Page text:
Today we’d like to introduce you to Brent Wellman.
Coach Brent Wellman Junior Program Director/USTA High-Performance Coach.
Brent is not only a Coach’s coach but a player’s coach as well. Coach Wellman has the unique ability to work with all age groups and has concentrated his passions to Educate, Enrich and Encourage (3E’s).
A process is involved in becoming a Division I player or when shooting for professional ranks and that is a path Coach Brent is quite familiar with. This “process” is what Coach Brent is passionate about and enjoys combining knowledge, and experience using both “Old School” and ‘Modern Coaching methods. Coach Brent has helped over a 100 players reach College scholarships by using video analysis and college player videos. Coach Brent enjoys helping players go down the serious path of competitive tennis in a positive way!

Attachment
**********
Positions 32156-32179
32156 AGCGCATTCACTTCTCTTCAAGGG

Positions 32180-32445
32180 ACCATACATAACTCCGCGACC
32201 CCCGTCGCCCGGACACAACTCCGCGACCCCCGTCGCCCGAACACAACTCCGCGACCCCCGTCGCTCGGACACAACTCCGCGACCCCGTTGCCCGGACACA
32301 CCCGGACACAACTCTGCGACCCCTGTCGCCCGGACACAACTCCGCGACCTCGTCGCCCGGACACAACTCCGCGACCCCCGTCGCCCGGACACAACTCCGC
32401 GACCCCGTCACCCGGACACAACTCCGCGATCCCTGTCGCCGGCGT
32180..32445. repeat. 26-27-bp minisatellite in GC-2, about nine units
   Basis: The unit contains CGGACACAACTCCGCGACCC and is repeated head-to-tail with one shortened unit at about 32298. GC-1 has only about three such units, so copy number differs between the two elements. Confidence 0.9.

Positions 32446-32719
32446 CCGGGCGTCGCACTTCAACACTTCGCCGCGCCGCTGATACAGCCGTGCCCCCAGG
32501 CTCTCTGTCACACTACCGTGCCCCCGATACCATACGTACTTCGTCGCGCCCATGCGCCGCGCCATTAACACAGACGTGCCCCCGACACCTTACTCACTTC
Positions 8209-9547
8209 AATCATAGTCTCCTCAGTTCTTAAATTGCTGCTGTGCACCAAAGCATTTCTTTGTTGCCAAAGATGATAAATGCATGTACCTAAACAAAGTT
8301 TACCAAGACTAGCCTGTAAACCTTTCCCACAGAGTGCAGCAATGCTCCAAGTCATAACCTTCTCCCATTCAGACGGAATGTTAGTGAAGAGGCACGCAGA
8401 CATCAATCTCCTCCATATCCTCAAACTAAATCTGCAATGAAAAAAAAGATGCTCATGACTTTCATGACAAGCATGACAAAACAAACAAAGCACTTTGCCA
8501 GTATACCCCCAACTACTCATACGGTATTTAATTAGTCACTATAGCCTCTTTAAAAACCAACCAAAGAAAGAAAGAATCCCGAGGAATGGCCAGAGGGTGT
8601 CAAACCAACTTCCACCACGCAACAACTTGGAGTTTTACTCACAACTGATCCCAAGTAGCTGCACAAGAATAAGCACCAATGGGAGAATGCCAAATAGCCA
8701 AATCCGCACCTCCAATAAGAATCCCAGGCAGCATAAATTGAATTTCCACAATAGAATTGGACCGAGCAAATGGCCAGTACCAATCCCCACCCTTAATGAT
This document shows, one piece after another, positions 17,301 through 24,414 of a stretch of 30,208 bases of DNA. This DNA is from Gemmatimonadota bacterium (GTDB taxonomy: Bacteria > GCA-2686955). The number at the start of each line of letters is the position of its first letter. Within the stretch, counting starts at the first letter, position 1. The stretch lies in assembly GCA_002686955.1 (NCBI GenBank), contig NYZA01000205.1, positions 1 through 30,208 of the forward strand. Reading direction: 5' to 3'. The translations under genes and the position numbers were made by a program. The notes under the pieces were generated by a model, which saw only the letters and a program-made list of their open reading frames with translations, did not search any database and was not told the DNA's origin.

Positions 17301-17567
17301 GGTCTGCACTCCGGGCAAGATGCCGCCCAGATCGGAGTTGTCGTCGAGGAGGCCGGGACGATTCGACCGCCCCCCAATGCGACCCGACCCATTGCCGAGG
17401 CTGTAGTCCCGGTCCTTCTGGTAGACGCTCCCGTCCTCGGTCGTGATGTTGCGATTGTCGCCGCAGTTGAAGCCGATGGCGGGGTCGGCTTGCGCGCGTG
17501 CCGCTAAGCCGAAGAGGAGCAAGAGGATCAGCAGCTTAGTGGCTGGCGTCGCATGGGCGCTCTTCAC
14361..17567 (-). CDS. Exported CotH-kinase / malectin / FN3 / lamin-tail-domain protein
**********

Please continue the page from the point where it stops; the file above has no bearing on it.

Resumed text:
Brent has worked with and played a successful role in the development of numerous professional athletes in both tennis and basketball. Brent has coached Division I basketball and tennis and has coached players from all over the world. Coach Wellman was the Head Women’s Coach at University of Central Florida, Pasco Hernando C.C. 1999-2002 and Hillsborough C..C.. 2002-2004. In 1987 named Division I, “Coach of the year,” in the Sun Belt conference at UCF.